The adage ‘publish and be damned’ was sorely tested in the case of Blessed Thomas Abel.
As Catherine of Aragon’s chaplain and a Catholic, he was naturally anti the 16th-century moves to ditch the Catholic church, in favour of establishing the Protestant Church of England. But, by all accounts, he felt particularly vehement because this step change was aimed primarily at ousting his beloved queen.
‘…by no maner of law it maye be lawfull for the moste noble Kinge of england…to be divorsid fro[m] the quenes grace [sic]’ he wrote in his ‘Invicta Veritas’ treatise condemning Henry VIII’s plan to divorce his first wife, Catherine of Aragon.
Ultimately, the main goal had been to enable Henry to divorce Catherine in order to clear the way for him to marry Anne Boleyn.
Of course, Abel was banged up for putting his thoughts down on paper, but that wasn’t the reason why he lost his life. Let’s just say his card was marked as early as 1532.
Meanwhile, Henry got his way and bagged Boleyn, but the legacy left behind was a new church, with a new leader – the monarch. And, for this reformation to catch hold, all sign of Catholicism had to be stamped out.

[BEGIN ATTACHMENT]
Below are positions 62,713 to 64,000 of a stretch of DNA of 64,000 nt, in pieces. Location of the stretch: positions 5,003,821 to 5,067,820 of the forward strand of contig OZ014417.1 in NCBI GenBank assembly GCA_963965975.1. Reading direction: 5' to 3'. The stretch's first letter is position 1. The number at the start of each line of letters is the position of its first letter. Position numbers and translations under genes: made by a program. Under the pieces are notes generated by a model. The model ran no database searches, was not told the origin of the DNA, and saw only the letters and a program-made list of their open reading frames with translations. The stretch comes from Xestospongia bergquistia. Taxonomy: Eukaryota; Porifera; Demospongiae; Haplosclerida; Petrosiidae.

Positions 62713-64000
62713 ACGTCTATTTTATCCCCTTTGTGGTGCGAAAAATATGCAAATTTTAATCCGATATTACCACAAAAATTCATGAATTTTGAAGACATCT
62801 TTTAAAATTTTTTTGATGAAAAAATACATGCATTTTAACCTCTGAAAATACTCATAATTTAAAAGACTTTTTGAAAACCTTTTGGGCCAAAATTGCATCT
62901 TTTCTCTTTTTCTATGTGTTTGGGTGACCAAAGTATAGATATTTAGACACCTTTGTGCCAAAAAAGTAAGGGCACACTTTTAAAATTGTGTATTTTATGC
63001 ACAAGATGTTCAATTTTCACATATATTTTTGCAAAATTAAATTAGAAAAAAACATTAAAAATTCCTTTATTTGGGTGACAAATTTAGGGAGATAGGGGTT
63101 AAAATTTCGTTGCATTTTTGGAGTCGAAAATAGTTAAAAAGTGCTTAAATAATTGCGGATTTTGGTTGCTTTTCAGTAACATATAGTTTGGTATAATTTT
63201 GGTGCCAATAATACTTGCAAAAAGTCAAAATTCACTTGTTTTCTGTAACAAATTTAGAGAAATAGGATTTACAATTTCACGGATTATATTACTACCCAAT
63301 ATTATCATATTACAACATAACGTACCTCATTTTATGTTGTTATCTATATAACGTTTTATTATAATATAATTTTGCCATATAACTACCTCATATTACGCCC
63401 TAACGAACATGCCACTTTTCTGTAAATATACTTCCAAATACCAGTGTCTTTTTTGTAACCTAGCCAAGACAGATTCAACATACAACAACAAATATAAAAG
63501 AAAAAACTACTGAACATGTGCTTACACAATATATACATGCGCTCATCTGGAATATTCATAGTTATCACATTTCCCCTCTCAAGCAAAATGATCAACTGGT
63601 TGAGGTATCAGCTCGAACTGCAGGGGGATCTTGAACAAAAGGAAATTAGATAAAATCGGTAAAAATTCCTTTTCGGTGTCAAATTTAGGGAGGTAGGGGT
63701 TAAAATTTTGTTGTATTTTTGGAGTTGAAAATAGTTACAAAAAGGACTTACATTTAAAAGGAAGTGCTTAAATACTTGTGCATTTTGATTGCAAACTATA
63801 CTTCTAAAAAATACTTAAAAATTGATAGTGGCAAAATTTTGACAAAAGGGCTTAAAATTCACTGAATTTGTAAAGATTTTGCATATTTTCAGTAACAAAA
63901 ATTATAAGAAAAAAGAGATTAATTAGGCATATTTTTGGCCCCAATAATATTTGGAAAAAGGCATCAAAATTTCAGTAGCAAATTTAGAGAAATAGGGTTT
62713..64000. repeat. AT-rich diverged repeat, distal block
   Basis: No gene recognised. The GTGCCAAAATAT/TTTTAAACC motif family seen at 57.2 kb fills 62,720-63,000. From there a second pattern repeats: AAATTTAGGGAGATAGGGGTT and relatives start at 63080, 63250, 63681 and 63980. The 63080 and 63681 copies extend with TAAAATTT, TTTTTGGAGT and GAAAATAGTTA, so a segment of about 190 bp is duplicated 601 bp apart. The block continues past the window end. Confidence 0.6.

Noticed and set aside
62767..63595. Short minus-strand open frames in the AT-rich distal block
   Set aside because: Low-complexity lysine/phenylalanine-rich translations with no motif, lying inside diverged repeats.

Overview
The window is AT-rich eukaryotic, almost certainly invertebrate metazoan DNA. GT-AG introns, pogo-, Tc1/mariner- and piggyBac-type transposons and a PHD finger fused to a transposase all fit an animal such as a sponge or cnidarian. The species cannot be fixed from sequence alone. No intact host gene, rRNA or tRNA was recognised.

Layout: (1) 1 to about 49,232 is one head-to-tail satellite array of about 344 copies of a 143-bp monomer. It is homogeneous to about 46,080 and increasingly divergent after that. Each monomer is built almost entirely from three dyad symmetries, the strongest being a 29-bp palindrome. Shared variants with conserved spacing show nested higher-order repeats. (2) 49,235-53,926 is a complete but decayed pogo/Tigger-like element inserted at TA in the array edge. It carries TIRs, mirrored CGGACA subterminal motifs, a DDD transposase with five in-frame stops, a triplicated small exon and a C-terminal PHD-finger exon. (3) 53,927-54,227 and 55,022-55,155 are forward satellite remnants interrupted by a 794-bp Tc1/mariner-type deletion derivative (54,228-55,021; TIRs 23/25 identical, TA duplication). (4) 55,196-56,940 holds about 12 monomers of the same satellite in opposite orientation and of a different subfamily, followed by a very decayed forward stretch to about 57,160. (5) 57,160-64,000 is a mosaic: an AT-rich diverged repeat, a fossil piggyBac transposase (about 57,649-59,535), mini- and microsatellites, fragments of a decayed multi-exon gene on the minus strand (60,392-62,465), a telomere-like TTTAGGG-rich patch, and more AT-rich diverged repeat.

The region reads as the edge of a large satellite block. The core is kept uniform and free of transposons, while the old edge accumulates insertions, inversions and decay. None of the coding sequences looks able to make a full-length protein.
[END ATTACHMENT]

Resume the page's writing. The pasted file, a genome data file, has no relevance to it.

While many went underground, Abel seemed unable to contain his ecclesiastical endeavours and he was chucked in jail again, after he lent his covert-ish support to the ‘Maid of Kent’.
Here was a young girl who had divine visions and Abel was considered to be fuelling the religious resurgence by disseminating her prophecies.
The priest was accused of treason and this time kept in the Tower of London until his execution seven years later.
Pain and Abel
As it happens, Abel was dispatched two days after another Thomas – Cromwell to be precise. And like Cromwell it was not a quick job, for the priest was hanged, drawn and quartered. It took place at Smithfield, when he was roughly 43 years of age.
His was part of a job lot with fellow Catholics Edward Powell and Richard Featherstone, while three Protestants were being barbecued on stakes – Robert Barnes, William Jerome and Thomas Gerrard.
Given his death was in defence of the Catholic faith, Abel was blessed alongside Powell and Featherstone. And so the road to martyrdom began and Pope Leo XIII eventually beautified them in 1886.